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Globalization, Labor Market Regulation, and Firm Behavior

  • Meyer, Moritz

    (World Bank)

  • Vandenberg, Paul

    (Asian Development Bank)

The paper analyzes the link between firm characteristics and labor market regulation in five Asian economies—Bangladesh, Indonesia, Pakistan, the Philippines, and Viet Nam. Labor market policies and labor standards do not only affects workers, but also influence firms’ investment and employment decisions. The empirical analysis uses information from enterprise surveys. Empirical results describe systematic differences in the perceived level of labor market regulation. Controlling for a wide set of firm characteristics, the perceived level of labor market regulation is found to vary between firms that participate in global trade as against those supplying the domestic market. The in-country location of a firm is also a significant determinant. The level of labor intensity explains variation in the reported level of labor market regulation between firms. Findings support a better understanding of the types of firms that find labor market regulation to be an obstacle to their operations, and can be used to design targeted policy interventions.

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Paper provided by Asian Development Bank in its series ADB Economics Working Paper Series with number 361.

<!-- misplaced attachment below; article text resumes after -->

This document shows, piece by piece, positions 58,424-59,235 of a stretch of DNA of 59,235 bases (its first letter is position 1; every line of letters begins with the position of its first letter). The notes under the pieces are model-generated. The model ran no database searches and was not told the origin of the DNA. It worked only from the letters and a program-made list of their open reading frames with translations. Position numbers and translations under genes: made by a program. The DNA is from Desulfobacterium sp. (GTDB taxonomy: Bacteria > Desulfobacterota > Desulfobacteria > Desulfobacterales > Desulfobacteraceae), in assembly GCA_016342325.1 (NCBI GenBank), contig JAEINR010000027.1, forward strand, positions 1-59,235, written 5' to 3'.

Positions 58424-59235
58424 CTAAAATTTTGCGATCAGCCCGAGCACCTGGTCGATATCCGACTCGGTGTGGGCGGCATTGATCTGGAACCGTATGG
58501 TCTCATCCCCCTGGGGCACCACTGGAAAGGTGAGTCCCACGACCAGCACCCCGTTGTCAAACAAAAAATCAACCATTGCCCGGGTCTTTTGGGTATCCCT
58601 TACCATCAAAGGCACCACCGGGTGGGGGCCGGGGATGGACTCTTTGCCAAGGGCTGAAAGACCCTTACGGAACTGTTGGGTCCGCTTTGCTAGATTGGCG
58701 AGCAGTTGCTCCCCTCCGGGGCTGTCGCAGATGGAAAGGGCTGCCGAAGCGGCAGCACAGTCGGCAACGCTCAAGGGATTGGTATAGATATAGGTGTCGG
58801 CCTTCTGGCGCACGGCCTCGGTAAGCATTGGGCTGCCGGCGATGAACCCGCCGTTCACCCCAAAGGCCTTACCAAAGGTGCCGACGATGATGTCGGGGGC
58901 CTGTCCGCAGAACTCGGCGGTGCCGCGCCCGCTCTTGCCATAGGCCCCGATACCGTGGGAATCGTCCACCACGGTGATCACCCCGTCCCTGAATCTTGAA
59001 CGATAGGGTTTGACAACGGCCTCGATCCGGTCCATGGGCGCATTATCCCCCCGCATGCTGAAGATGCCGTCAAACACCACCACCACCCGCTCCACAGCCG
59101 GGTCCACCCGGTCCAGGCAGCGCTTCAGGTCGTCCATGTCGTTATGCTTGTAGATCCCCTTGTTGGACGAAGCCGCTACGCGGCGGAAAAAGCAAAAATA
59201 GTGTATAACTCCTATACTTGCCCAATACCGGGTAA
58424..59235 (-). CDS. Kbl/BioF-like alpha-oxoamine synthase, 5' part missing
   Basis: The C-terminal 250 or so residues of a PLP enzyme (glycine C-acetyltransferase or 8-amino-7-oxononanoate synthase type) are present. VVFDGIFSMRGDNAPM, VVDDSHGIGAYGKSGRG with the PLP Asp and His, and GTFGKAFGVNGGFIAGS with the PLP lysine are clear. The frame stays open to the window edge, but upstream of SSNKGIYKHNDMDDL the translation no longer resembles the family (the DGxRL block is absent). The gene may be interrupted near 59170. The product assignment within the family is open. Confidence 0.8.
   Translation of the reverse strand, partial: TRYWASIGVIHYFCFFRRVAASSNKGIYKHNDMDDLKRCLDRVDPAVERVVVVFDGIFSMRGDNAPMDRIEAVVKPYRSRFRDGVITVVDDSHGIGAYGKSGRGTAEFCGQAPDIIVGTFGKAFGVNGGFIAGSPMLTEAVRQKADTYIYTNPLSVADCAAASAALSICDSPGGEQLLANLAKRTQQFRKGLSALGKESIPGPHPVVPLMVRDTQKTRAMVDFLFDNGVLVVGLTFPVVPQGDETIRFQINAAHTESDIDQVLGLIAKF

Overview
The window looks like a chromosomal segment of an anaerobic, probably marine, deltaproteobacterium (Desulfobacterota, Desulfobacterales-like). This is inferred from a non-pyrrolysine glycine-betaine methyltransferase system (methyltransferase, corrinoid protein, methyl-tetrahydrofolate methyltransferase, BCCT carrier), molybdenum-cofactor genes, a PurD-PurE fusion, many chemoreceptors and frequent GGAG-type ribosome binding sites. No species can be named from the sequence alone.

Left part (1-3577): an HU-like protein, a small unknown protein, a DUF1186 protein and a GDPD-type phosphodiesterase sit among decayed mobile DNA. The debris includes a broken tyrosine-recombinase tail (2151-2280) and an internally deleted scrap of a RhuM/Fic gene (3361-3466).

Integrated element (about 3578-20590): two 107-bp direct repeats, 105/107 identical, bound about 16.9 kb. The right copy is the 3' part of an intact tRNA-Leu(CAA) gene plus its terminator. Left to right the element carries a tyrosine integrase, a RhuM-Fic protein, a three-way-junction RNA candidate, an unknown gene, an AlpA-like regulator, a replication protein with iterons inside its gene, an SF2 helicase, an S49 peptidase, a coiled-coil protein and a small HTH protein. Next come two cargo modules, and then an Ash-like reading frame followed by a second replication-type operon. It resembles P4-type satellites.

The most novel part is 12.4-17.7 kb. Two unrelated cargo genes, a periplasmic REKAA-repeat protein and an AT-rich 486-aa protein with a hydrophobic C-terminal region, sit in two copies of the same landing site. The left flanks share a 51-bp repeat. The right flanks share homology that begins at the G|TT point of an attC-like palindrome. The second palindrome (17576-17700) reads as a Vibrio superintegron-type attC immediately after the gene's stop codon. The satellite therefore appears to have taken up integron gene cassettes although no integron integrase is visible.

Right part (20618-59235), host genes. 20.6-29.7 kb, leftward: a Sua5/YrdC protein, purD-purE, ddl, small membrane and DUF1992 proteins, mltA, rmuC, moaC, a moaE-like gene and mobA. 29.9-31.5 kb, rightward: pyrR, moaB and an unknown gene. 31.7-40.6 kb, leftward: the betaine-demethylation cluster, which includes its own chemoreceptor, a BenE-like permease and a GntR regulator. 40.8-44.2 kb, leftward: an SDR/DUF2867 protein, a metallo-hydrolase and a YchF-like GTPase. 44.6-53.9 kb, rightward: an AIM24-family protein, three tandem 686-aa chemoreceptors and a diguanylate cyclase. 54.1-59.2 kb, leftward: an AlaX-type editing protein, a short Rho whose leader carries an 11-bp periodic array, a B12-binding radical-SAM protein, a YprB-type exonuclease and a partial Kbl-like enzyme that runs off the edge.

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Length: 27 pages
Date of creation: 13 Aug 2013
Date of revision:
Handle: RePEc:ris:adbewp:0361
Note: http://www.adb.org/sites/default/files/pub/2013/ewp-361.pdf
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  1. Poschke, Markus, 2009. "Employment protection, firm selection, and growth," Journal of Monetary Economics, Elsevier, vol. 56(8), pages 1074-1085, November.
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  13. Freund, Caroline & Bolaky, Bineswaree, 2008. "Trade, regulations, and income," Journal of Development Economics, Elsevier, vol. 87(2), pages 309-321, October.
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  17. Bagliano, Fabio-Cesare & Bertola, Giuseppe, 2007. "Models for Dynamic Macroeconomics," OUP Catalogue, Oxford University Press, number 9780199228324, March.
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